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Massachusetts state laws and regulations that affect your medical practice


1. What tasks may a physician direct his or her unlicensed employee to administer?

The following activities may be delegated provided it is done in compliance with State regulation:

B. Collection, reporting, and documentation of simple data; and

C. Activities which meet or assist the patient in meeting basic human needs, including but not limited to nutrition, hydration, immobility, comfort, socialization, rest, and hygiene.

244 MA ADC 3.05

The following activities may not be delegated:

A. Nursing activities requiring nursing assessment and judgment during implementation;

B. Physical, psychological, and social assessment requiring nursing judgment, intervention, referral, or follow-up;

C. Formulation of the plan of nursing care and evaluation of the patient's response to the care provided; and

D. Administration of medications.

2. May a physician bill for the services rendered by an unlicensed assistant?

While there is no specific State law addressing this issue, physicians are encouraged to contact third party payors and get written confirmation prior to billing for such services. For self-pay patients, physicians should establish written financial policies which address billing for services rendered by unlicensed personnel in accordance with State law.


1. What qualifications must an assistant have to be licensed as a physician assistant?

The Board of Physician Assistants (Board) will issue a physician assistant license to an applicant if the following requirements are met. The applicant must:

A. Be of good moral character;

B. Be a graduate of an approved program;

C. Possess a Bachelor's Degree;

D. Have graduated from a Physician Assistant program approved by the Commission on Accreditation of Allied Health Education Programs;

E. Have taken and passed the National Commission for Certification of Physician Assistants examination;

F. Agree to register biennially with the Board; and

G. Ensure that any continuing education requirements have been completed as are required under the law.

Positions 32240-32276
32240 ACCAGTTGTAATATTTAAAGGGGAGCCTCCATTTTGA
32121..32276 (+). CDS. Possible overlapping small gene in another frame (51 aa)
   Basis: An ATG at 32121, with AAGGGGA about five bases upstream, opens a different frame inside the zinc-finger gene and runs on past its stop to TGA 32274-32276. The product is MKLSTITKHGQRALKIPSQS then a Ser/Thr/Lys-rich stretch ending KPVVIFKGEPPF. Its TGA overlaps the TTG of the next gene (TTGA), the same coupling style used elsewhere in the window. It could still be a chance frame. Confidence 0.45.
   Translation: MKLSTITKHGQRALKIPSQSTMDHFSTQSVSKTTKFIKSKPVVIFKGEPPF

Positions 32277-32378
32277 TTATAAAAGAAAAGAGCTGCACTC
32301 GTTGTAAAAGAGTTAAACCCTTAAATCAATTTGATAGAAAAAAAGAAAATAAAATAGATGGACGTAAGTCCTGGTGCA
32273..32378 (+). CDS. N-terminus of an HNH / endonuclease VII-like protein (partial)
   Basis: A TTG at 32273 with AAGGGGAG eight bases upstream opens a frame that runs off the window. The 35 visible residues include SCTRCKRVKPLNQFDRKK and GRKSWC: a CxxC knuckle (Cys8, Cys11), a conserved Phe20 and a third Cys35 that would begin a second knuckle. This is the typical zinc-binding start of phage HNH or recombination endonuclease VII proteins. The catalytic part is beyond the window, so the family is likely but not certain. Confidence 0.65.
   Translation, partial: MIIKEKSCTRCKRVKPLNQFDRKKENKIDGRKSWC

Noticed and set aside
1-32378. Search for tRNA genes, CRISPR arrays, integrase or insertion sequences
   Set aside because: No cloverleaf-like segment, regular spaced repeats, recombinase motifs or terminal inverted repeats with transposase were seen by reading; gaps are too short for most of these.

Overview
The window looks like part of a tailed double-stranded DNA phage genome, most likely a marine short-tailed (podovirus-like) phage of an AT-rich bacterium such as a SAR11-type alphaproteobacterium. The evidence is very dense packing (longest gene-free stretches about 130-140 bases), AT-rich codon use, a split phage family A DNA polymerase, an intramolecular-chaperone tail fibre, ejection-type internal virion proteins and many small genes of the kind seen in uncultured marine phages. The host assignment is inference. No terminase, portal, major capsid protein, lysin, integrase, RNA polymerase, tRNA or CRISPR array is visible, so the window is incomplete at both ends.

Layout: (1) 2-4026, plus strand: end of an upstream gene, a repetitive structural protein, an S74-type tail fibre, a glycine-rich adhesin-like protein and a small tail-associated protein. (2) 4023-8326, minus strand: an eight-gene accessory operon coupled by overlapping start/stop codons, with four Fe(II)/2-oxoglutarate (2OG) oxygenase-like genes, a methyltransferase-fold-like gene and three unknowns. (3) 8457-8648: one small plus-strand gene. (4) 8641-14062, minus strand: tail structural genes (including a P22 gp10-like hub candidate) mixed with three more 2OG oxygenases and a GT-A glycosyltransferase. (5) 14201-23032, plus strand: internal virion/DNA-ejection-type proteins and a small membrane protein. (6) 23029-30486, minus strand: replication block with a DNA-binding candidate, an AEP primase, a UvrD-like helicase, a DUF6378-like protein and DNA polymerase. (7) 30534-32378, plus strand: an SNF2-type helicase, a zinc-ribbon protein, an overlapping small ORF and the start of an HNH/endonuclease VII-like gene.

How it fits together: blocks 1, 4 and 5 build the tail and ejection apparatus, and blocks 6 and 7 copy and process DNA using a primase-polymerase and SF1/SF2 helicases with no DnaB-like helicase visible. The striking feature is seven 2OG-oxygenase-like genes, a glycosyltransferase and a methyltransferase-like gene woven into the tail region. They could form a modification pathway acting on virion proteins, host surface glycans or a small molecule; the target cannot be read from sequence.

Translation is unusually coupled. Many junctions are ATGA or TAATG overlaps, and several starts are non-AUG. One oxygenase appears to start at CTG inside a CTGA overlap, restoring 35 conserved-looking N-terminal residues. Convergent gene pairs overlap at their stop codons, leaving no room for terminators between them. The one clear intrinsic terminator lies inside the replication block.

263 MA ADC 3.02

2. Who may employ a physician assistant?

A physician assistant may be employed by a physician, a health care facility or institution.

3. What regulations must the employer of a physician assistant follow?

A. A physician must supervise the activities of a physician assistant. A supervising physician may supervise no more than two physician assistants at a time. A supervising physician must provide supervision adequate to assure that:

1. the physician assistant provides medical services in accordance with accepted medical standards (Note that Massachusetts does not require the physical presence of the supervising physician whenever a physician assistant renders medical services.)

2. the physician assistant, except in life-threatening emergencies and when no physician is available, informs each patient that he or she is not a physician and that a physician assistant renders medical services only under the supervision of a physician.

3. the physician assistant wears a name tag which identifies him or her as a physician assistant.

4. the supervising physician reviews diagnostic and treatment information, as agreed upon by the supervising physician and the physician assistant, in a timely manner consistent with the patient's medical condition.

5. on follow-up care, hospital visits, nursing home visits, attending the chronically ill at home, and in similar circumstances in which the supervising physician has established a therapeutic regimen or other written protocol, the physician assistant checks and records a patient's progress and reports the patients's progress to the supervising physician. Supervision is adequate under this subsection 5 if it permits a physician assistant who encounters a new problem not covered by a written protocol or which exceeds established perimeters to initiate a new patient care plan and consult with the supervising physician.

6. in an emergency, the physician assistant renders emergency medical services necessary to avoid disability or death of an injured person until a physician arrives.

B. When a supervising physician is unable or unavailable to be the principal medical decision maker, another licensed physician must be designated to assume temporary supervisory responsibilities of a physician assistant. The name and scope of responsibility for the physician providing the temporary supervision must be readily ascertainable from the records kept in the ordinary course of business which are available to patients. he supervising physician(s) of record is ultimately responsible for insuring that each task performed by a physician assistant is properly supervised.

243 MA ADC 2.08